Lox/Kerosene propellant rocket stage. Loaded/empty mass 14,000/1,830 kg. Thrust 85.02 kN. Vacuum specific impulse 352 seconds. Also known as Block D-1; article number 11S824M. Without guidance unit (navigation commands come from payload). Successor to 11S824. Used to launch large Lavochkin bureau unmanned lunar/planetary/high earth orbit spacecraft from 1976 to 1989.
Cost $ : 4.000 million.
AKA: 11S824; Block D; D-1-e.
More... - Chronology...
Status: Retired 1989.
Gross mass: 14,000 kg (30,000 lb).
Unfuelled mass: 1,830 kg (4,030 lb).
Height: 5.50 m (18.00 ft).
Diameter: 3.70 m (12.10 ft).
Span: 3.70 m (12.10 ft).
Thrust: 85.02 kN (19,113 lbf).
Specific impulse: 352 s.
Burn time: 570 s.
Number: 11 .
11D79 Stepanov N2O4/UDMH rocket engine. 44 kN. Blok D SOZ. In Production. Thrust 1.1-4.5 tf variable. More...
RD-58M Korolev Lox/Kerosene rocket engine. 83.4 kN. Proton 8K824K / 11S824M; 11S824F; 11S86; 11S861; 17S40 stage 4 (block DM). In production. Isp=353s. First flight 1974. More...
Associated Launch Vehicles
Proton-K/D-1 Russian orbital launch vehicle. This derivative of the original four stage Block D / 11S824 version of the Proton was used from 1978 to launch Lavochkin OKB planetary probes (Mars, Venera) and high earth orbit astronomical observatories (Astron, Granat). Guidance to the Block D-1 stage must be supplied by spacecraft. Equipped with N2O4/UDMH verniers for precise placement of payloads in high orbits or planetary trajectories. More...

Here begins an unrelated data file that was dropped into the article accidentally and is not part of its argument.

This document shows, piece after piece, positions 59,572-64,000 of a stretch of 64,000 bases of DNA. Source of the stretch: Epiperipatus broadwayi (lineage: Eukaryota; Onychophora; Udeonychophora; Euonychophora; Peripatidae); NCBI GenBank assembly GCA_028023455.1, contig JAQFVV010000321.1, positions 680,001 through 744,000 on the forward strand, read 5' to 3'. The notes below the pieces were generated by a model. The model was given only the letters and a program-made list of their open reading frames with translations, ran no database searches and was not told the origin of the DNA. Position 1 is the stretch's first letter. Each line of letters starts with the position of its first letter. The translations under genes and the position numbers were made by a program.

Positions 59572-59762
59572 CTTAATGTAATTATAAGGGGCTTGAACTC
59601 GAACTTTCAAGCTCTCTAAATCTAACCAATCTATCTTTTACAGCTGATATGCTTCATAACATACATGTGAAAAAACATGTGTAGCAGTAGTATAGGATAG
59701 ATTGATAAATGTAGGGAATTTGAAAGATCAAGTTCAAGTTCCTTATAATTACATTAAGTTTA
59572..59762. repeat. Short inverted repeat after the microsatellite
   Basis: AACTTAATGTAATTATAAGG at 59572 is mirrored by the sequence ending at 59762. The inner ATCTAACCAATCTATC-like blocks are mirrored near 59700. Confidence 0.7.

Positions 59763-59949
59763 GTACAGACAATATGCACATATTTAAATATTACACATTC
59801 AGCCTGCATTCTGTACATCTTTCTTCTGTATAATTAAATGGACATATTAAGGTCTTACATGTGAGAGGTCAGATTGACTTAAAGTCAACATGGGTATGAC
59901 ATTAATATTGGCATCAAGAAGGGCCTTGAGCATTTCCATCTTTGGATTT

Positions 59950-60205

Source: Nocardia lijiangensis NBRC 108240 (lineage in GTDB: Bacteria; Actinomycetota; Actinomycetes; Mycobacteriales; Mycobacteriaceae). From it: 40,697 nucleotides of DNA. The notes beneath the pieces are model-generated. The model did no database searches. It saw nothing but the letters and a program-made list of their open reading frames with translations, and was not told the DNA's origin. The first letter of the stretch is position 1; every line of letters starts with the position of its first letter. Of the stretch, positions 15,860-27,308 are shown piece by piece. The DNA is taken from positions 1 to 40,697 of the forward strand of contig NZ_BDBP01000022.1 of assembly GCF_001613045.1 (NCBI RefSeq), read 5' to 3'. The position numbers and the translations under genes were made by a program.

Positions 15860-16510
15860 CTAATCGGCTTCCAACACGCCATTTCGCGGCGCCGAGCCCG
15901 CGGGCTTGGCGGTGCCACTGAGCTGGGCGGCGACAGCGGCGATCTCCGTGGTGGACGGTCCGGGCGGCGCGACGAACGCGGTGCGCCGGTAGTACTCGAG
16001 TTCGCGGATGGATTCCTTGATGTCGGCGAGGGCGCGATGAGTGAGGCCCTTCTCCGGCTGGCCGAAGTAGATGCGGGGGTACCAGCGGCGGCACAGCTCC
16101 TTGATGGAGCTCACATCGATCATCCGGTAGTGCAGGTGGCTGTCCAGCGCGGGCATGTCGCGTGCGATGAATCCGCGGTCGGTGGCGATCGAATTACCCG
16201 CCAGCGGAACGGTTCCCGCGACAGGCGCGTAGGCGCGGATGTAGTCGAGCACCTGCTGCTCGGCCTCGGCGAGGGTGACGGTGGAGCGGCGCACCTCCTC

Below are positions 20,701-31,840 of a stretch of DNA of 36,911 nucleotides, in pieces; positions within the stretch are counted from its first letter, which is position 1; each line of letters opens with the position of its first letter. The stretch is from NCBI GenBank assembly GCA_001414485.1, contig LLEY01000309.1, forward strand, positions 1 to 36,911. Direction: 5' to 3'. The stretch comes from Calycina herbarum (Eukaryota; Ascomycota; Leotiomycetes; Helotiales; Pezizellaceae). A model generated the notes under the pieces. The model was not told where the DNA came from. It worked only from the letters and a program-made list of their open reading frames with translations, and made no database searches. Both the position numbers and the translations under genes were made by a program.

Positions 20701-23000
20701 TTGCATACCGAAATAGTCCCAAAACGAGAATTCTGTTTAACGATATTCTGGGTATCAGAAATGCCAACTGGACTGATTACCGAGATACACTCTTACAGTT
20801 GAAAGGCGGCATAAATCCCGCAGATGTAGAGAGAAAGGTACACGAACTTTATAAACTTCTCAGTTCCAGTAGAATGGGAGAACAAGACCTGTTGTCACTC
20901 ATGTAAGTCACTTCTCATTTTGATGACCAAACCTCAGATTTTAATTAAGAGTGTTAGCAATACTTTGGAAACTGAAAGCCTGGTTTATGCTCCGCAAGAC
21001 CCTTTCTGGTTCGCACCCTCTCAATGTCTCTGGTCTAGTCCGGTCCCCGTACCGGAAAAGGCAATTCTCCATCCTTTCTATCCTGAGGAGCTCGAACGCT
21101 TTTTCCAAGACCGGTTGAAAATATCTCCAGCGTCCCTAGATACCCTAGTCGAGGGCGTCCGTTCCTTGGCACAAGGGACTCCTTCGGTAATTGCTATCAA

Lox/Kerosene Liquid oxygen was the earliest, cheapest, safest, and eventually the preferred oxidiser for large space launchers. Its main drawback is that it is moderately cryogenic, and therefore not suitable for military uses where storage of the fuelled missile and quick launch are required. In January 1953 Rocketdyne commenced the REAP program to develop a number of improvements to the engines being developed for the Navaho and Atlas missiles. Among these was development of a special grade of kerosene suitable for rocket engines. Prior to that any number of rocket propellants derived from petroleum had been used. Goddard had begun with gasoline, and there were experimental engines powered by kerosene, diesel oil, paint thinner, or jet fuel kerosene JP-4 or JP-5. The wide variance in physical properties among fuels of the same class led to the identification of narrow-range petroleum fractions, embodied in 1954 in the standard US kerosene rocket fuel RP-1, covered by Military Specification MIL-R-25576. In Russia, similar specifications were developed for kerosene under the specifications T-1 and RG-1. The Russians also developed a compound of unknown formulation in the 1980's known as 'Sintin', or synthetic kerosene. More...
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